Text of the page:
Is Russian-Occupied Abkhazia Governable?

Publication: Eurasia Daily Monitor Volume: 13 Issue: 137

President of breakaway Abkhazia Raul Khajimba (Source: Wikimedia Commons)

The Russian-occupied separatist Georgian region of Abkhazia held a referendum on July 11 to decide whether the population supported holding early presidential elections. The referendum, which the opposition had demanded, ended up being declared invalid by the Abkhazian Central Election Commission (CEC) because barely 1 percent of voters participated (see EDM, July 11).

The failed referendum capped another round of prolonged political chaos in the occupied territory. Abkhazia’s separatist president, Raul Khajimba, had signed a decree back on June 1 (less than three months after the opposition filed its petition to the CEC), scheduling the referendum for July 11. The opposition, however, had wanted the referendum to be held in the fall in order to have sufficient time to prepare and disseminate its message to the voters. Angry that the referendum would be held so soon, the opposition organized a rally in the capital, Sukhumi, on July 5. But this demonstration quickly deteriorated into violence after several hundred protesters tried to storm the building of the Ministry of Interior and demanded the resignation of the minister, Leonid Dzapshba, who had tried to sabotage the referendum. More than a dozen people were injured in the clashes. The separatist regime backed down, but only partially. It sacked Dzapshba but refused to postpone the referendum. Subsequently, the opposition ended up boycotting the referendum and threatened to hold additional protests (Civil Georgia, EDM, July 11).

The July protests were not the first case of political upheaval in Abkhazia and most likely will not be the last. In fact, for the last 10–12 years, this breakaway region has been engaged in near constant political turmoil as various separatist regimes rose to power and fell. Even a brief review of Abkhazia’s political instability reveals the dire political picture in this unruly region.

Exactly two years ago, in June 2014, then–separatist president Alexander Ankvab was ousted from office. His term was supposed to expire in 2016. Ankvab faced a particularly organized opposition. On May 27, 2014, several thousand opposition activists, some of them armed with machine guns, stormed and seized the buildings of the government, the presidential administration, and state television in Sukhumi. Ankvab fled the city to an undisclosed location and called the ongoing political turmoil a “coup attempt.” However, facing the inevitable, Ankvab resigned on June 1. The separatist parliament scheduled early presidential elections for August 2014, which were won by the current president, Raul Khajimba, a Soviet-era KGB officer and Moscow’s long-preferred candidate for leader of Abkhazia (TASS, June 1, 2014; see EDM, June 12, 2014).

Violence was not just limited to the end of Ankvab’s presidency. His tenure in power was equally chaotic. Since 2005, first as prime minister and then as president, Ankvab survived six assassination attempts from different rival clans in breakaway Abkhazia (, February 22, 2012).

Prior to Ankvab, Sergey Bagapsh’s ascendancy to power in 2004–2005 was also tumultuous. In the October 2004 presidential election, the Abkhazian CEC had initially declared Khajimba (Moscow’s preferred choice) as the winner of the vote, with Bagapsh (then a united opposition candidate) coming in a distant second. However, the Supreme Court ruled that the results had been falsified and that, in fact, Bagapsh won with 50.3 percent of the total ballots cast. Yet, after Khajimba’s enraged supporters stormed the Supreme Court, the judicial body backed off and reversed its decision. In retaliation, Bagapsh’s supporters vowed to hold a separate inauguration for their candidate. Overall, the political mayhem lasted for weeks and entirely paralyzed the region. Eventually, when Moscow saw the balance of power on the streets tilting toward Bagapsh, it intervened and forced Bagapsh to run on a joint ticket with Khajimba—Bagapsh for president and Khajimba for vice president. Although, in 2004–2005, Moscow failed to install its loyal Soviet KGB officer Khajimba as Abkhazia’s president, it still managed to seat him as the second in command. In January 2005, the Bagapsh-Khajimba tandem easily won the re-run election (see EDM, December 5, 2004; January 11, 2005).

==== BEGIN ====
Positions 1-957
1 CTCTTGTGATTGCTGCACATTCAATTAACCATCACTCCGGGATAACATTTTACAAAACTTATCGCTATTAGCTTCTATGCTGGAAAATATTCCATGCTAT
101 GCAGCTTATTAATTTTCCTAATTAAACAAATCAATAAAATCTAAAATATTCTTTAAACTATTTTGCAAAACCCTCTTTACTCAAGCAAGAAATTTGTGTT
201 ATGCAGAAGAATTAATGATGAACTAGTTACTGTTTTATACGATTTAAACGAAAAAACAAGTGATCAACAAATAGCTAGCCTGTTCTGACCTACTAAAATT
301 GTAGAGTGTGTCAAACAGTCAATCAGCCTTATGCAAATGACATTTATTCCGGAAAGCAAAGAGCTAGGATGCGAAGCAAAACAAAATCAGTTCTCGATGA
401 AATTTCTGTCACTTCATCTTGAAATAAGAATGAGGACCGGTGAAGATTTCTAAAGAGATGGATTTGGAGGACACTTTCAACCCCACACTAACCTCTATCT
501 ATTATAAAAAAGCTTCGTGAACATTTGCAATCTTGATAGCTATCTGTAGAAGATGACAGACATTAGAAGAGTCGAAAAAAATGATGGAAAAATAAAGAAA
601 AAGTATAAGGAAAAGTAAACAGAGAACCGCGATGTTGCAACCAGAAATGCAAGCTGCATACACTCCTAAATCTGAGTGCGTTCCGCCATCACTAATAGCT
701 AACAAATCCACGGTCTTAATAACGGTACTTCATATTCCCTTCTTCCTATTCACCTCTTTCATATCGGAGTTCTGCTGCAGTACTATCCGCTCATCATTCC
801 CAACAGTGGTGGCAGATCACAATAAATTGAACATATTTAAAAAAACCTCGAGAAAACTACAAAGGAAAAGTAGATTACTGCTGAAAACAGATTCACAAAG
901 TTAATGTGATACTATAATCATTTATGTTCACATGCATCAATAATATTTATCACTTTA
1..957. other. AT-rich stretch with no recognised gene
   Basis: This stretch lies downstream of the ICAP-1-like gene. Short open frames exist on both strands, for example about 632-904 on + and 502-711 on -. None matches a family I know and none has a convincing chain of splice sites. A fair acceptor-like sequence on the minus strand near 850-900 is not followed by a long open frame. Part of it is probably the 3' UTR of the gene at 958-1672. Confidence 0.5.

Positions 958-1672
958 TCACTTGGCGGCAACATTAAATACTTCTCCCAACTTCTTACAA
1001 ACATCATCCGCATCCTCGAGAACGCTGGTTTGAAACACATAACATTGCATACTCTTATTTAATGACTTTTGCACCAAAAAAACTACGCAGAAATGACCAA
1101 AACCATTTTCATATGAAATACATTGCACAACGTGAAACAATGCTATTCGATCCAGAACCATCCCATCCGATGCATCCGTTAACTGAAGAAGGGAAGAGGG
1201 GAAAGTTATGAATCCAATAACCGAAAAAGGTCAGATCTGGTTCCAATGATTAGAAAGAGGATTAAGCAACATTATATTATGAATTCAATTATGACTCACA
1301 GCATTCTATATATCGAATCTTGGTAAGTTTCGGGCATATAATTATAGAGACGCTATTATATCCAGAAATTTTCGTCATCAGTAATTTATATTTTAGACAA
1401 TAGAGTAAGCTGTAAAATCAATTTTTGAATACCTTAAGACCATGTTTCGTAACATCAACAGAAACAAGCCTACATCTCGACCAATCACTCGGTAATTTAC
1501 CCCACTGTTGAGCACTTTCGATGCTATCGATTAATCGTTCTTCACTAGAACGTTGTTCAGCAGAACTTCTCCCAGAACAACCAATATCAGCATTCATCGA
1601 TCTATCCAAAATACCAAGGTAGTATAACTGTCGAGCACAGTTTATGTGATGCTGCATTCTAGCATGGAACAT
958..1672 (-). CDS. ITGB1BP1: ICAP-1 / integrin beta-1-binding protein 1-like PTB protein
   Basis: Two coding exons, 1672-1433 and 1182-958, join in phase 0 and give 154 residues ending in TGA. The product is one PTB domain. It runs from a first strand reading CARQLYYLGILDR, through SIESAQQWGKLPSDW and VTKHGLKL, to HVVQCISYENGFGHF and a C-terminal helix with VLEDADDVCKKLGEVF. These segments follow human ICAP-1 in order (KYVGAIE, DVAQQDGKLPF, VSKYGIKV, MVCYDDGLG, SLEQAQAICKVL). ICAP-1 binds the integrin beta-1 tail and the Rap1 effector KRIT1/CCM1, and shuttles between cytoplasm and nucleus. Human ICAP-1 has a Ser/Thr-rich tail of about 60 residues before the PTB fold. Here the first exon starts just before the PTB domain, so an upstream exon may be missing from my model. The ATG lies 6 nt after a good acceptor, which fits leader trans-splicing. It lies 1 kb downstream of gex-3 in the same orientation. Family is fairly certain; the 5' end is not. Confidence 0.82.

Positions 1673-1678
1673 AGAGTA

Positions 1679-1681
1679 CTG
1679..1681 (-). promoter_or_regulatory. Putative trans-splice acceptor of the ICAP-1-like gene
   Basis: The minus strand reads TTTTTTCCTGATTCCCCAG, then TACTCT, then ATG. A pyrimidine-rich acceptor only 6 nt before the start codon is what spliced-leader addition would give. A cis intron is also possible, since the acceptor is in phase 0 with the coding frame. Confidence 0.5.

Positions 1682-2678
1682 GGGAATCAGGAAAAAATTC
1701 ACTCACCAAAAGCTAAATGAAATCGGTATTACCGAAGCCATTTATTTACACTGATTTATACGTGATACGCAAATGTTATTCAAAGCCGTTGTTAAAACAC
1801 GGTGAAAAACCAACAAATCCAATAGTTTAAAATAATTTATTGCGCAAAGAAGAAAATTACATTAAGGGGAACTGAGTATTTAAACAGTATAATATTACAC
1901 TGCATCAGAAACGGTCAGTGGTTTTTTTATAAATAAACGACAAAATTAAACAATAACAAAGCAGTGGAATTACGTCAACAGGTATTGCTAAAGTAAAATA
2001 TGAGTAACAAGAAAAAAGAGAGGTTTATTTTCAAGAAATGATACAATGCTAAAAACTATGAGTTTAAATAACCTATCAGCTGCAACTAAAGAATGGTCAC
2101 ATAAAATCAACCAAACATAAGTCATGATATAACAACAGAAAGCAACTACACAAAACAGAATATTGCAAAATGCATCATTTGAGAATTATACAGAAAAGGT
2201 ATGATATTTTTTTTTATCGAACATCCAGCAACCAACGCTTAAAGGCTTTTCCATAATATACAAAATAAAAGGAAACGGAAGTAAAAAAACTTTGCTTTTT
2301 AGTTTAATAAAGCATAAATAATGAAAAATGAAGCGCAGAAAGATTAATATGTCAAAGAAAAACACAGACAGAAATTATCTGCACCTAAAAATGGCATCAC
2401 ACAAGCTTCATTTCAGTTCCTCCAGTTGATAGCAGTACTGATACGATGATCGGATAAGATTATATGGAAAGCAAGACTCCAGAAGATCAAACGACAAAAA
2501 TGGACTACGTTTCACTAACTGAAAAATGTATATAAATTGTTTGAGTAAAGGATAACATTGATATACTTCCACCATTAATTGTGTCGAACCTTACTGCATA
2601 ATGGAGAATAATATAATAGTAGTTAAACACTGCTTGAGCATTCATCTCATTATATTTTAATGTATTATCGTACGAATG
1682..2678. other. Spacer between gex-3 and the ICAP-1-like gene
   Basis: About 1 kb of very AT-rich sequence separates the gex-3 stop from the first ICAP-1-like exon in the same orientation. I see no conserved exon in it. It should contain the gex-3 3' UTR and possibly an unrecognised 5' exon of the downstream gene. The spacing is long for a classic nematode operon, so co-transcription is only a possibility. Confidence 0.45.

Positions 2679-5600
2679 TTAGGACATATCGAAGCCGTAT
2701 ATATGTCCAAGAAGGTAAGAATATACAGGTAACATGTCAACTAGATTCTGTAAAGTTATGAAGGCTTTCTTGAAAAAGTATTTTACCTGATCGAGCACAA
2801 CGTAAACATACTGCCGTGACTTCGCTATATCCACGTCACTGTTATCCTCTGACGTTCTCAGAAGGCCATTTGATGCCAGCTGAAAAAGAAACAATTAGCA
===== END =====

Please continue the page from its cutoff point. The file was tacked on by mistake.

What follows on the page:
As illustrated by the above-cited brief review of Abkhazia’s key political events, the region has been gripped by near-perpetual political turmoil for over a decade. Violent power struggles among different local clans, with at least one usually backed by Moscow, have been a key feature of Abkhazian politics. Although, Russia casually portrays itself as a guarantor of peace and stability in the region (Sputnik News, September 27, 2011), in fact it has been a part of the problem and a major contributor to Abkhazia’s constant instability.

Granted, the separatist Abkhazian elites have certainly not helped the situation either. Their political ambitions—combined with endemic corruption, criminal links, and their utter lack of governing experience—have produced a recipe for permanent instability. Moreover, the prevailing economic impoverishment in breakaway Abkhazia creates fertile ground for any opportunistic political clan to steer unrest with the promises of better economic outcomes and new Russian subsidies.

As the June–July events of the current year show, political volatility is not subsiding in Abkhazia. As long as the Russian occupation remains in place and Abkhazia’s squabbling separatist elites stay in power, stability and peace will remain elusive for this conflict-ridden breakaway Georgian region.